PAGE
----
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Poetry from Humanities Writers to be Cemented in Time


Three poets from the University of Utah’s College of Humanities will have their poetry imprinted in new sidewalks throughout the capital city after being selected for a new public art project, Senses of Salt Lake City. The Salt Lake Art Design Board and Mayor Erin Mendenhall chose poems from just 20 local writers who responded to the prompt, “How do you experience Salt Lake City?” Two doctorate students, Jasmine Khaliq (English) and Aristotle Johns (creative writing) and one stellar staff member, John Boyack, will all have the privilege of seeing their work cemented in time this summer.  
“What I love most about the final product is that it will be accessible to the public at-large and for free,” said Boyack, whose inspiration came from – in part – a local romance, twenty years of living in Salt Lake, and new city insights via his daughter's eyes. “It is a bit like refining graffiti, and available to celebrate as well as trample over. 

The inspiration for Khaliq’s poem came as she was taking a walkat dusk last year, in early spring, looking at the snow-capped mountains. I was thinking about how reflective the landscape around me always becomes for my projections of myself and my daydreams and desires, how much the landscape also shapes me as I shape it – our relationship​. It set me writing about how one may be or want to be as mutable, reflective, and mutually-formative for another person as a mountain can be for me​.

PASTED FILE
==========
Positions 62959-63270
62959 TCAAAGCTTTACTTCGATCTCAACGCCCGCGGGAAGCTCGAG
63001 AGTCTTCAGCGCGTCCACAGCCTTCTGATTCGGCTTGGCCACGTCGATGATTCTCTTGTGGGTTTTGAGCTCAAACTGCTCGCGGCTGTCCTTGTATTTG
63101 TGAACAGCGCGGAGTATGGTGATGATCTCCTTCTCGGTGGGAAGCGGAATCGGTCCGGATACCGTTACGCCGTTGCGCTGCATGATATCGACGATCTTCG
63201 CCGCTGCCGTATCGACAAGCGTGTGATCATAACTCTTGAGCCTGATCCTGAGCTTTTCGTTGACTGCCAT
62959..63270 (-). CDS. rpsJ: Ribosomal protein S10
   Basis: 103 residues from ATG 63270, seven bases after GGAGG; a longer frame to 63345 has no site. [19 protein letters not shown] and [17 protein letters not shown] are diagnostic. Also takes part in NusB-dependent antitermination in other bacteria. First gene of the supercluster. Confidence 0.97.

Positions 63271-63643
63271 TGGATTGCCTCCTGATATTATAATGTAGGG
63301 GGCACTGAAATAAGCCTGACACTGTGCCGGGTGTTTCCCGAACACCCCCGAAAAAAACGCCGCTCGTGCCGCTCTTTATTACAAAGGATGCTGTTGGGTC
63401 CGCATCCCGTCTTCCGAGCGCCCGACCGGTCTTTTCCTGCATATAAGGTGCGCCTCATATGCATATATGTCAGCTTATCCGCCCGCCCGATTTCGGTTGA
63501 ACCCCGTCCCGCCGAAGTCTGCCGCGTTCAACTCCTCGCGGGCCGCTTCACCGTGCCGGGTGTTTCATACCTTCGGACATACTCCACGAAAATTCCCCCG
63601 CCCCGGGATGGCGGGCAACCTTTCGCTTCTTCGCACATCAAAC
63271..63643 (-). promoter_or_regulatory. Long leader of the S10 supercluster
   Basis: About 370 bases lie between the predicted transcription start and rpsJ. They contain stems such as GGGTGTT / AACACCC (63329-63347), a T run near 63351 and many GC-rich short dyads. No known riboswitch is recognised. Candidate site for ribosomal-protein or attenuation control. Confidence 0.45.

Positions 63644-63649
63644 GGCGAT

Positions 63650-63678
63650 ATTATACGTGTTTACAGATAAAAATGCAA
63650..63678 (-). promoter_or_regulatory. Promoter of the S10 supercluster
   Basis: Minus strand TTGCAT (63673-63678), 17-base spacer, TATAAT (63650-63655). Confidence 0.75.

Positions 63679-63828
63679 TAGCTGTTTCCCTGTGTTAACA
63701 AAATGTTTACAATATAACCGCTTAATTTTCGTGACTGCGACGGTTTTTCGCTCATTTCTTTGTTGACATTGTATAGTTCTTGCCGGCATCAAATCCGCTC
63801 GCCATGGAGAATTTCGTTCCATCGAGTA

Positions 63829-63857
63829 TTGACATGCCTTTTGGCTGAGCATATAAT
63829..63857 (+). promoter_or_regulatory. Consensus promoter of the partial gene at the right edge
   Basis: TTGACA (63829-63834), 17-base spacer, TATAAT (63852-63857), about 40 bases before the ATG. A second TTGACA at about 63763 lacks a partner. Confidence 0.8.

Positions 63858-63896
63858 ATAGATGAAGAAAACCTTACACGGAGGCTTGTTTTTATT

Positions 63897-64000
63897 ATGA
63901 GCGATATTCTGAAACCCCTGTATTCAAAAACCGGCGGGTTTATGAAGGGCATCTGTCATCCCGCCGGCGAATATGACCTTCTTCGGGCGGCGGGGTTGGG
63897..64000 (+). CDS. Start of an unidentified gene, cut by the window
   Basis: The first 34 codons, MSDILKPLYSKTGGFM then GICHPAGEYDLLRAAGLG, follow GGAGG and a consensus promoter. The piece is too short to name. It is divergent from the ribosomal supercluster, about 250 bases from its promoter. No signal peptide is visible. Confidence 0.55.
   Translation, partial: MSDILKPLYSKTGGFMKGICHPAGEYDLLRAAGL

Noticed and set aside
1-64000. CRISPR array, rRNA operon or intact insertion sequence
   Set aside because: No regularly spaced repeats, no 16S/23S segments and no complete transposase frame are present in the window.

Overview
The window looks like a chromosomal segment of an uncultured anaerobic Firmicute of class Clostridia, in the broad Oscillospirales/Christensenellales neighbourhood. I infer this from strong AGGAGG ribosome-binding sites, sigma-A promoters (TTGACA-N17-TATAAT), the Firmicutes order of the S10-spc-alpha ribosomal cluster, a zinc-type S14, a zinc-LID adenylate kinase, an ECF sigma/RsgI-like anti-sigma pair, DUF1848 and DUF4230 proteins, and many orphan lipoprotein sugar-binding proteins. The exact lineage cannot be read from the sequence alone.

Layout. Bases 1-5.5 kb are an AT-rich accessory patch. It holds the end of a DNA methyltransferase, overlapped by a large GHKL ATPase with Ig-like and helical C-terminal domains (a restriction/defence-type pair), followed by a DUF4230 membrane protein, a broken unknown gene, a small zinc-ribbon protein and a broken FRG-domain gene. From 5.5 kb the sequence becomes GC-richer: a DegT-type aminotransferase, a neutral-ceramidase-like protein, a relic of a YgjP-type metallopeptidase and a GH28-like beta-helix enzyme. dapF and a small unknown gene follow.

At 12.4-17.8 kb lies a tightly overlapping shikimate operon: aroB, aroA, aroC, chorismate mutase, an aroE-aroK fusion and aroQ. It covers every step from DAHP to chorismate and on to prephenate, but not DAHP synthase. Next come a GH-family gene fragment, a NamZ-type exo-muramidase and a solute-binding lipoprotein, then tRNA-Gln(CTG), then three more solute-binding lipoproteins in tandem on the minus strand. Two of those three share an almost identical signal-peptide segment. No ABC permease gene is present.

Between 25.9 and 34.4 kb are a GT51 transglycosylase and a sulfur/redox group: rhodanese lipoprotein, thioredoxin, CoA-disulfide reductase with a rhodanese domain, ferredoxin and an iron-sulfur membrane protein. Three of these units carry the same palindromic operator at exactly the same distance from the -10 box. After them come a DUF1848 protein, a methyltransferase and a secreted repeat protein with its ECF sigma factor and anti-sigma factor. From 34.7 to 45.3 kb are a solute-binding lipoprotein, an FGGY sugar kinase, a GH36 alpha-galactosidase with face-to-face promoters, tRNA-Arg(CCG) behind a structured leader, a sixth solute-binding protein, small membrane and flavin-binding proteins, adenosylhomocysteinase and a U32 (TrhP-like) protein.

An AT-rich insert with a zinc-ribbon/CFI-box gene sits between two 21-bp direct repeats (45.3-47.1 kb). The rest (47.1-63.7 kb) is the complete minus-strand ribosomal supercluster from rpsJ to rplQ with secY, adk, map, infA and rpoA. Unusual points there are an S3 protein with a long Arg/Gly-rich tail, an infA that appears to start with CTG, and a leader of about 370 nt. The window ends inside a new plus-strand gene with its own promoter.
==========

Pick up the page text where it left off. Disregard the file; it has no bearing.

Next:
Read more about the project here.  


About the Poets from the College of Humanities

Jasmine Khalid

Jasmine Khaliq is a Pakistani Mexican poet born and raised in Northern California. She holds a BA from San Francisco State University and an MFA from the University of Washington, Seattle. Currently, Jasmine is a Ph.D. student at the University of Utah in Salt Lake City where she lives with her partner Victor and Lucy, their beautiful dog.

The mountain is so pale, today-- 
Any color 
You suggest, 
It takes 


Artistotle Johns

Aristotle Johns is a writer from Colorado. He lives in Salt Lake City, where he is pursuing a PhD in creative writing. Aristotle owes all and anything he is to his family and best friends. 

clouds will hold themselves above 
this ground where you are 
another sort of sky


John Boyack

Loving father, poet, and children's book author. Born in Seattle, John Boyack relocated to Salt Lake City in 2001 and enrolled at the University of Utah earning BA degrees in English and Political Science, and a master's degree in public administration. He loves reading, hiking, and creating with his daughter Hattie and thanks Miriam, his lightning bolt, for inspiring this poem.

Love is a sapling's effort 
Canvas, concrete 
A park bench 
The corner fleur
Con ganas de conocerte 
(Looking forward to meeting you) 

Last Updated: 6/14/24